• If anything is suspicious, contact your bank and all card issuers

  • Ensure that your browser is up to date and security patches applied

  • Consider installing a Web browser tool bar to help protect you from known phishing fraud Web sites

Phishing Prevention


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  • Be suspicious of any e-mail with urgent requests for personal financial information

    • Unless e-mail is digitally signed, you can't be sure it wasn't forged or “spoofed”

    • Phishers typically include upsetting or exciting (but false) statements in e-mails to get people to react immediately

    • They typically ask for info such as usernames, passwords, credit card numbers, Social Security numbers, etc.

    • Phisher e-mails are typically NOT personalized, while valid messages from your bank or e-commerce company generally are

What Can be Done?


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Identity Theft personal financial information

WARNING!


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When someone, without lawful authority, knowingly transfers or uses a “means of identification” of another person with the intent to commit, or aid or abet, any unlawful activity that violates federal law, or that constitutes a felony under any state or local law.

  • Identity Theft and Assumption Deterrence Act of 1998

  • 18 USC § 1028a (7)

Identity Theft – What is it?


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  • What is the problem? transfers or uses a “means of identification” of another person with the intent to commit, or aid or abet, any unlawful activity that violates federal law, or that constitutes a felony under any state or local law.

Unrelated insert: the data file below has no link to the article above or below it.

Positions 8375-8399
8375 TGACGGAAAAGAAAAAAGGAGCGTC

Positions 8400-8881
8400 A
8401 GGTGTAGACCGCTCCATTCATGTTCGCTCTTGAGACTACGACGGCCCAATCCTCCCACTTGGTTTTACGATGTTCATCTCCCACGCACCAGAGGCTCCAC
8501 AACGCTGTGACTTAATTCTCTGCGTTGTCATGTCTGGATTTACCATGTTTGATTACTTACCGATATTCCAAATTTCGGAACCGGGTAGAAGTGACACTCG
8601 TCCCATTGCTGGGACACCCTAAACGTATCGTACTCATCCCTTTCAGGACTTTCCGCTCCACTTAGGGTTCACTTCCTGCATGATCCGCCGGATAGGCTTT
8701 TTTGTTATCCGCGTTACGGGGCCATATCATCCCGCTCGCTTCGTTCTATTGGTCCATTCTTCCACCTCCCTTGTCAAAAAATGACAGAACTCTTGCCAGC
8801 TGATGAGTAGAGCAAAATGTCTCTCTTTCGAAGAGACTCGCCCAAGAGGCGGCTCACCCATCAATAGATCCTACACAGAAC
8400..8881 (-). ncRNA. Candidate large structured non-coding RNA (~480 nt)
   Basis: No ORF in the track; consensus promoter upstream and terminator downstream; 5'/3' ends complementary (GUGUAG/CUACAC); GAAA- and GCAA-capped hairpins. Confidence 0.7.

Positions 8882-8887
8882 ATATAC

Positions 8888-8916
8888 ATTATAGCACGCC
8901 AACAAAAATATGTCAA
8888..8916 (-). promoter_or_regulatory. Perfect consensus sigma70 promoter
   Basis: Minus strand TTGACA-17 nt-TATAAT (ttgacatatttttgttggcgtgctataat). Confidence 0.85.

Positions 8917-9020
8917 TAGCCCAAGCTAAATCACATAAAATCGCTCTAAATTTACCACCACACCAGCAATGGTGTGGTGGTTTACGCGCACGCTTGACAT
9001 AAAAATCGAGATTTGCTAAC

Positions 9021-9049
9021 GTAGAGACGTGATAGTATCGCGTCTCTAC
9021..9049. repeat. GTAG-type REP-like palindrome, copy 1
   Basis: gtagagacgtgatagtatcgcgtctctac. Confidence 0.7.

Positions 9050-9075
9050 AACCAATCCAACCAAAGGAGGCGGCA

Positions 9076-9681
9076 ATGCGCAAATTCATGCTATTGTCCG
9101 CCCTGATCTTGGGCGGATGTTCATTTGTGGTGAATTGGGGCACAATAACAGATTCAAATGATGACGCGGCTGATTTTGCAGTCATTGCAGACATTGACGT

• Fastest growing crime in the country

    • 25 million victims, 10 million in 2004

    • Sheer numbers swamp law enforcement

A review of the problem


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  • What’s the harm? transfers or uses a “means of identification” of another person with the intent to commit, or aid or abet, any unlawful activity that violates federal law, or that constitutes a felony under any state or local law.

    • 600 hours spent to restore identity and credit

    • $1,400 out-of-pocket costs to victim

    • $16,000 in lost productivity of victim

    • $40,000-$92,000 business community losses per stolen identity

      Source: Identity Theft Resource Center

Further thoughts on the problem


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  • Dumpster divers transfers or uses a “means of identification” of another person with the intent to commit, or aid or abet, any unlawful activity that violates federal law, or that constitutes a felony under any state or local law.

  • Mail thieves

  • Burglary and personal theft

  • Insider compromises

  • Phishing

  • Internet sources and hacking

How do they get the information?


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  • Drop outgoing mail in a USPS box, not your home mailbox transfers or uses a “means of identification” of another person with the intent to commit, or aid or abet, any unlawful activity that violates federal law, or that constitutes a felony under any state or local law.

  • Limit the number of credit cards you carry

  • Don’t carry your Social Security card

  • We DO NOT know who might look through our trash

  • Shred sensitive documents

  • Secure shred barrels and make sure that proper handling procedures are in place

Reducing risk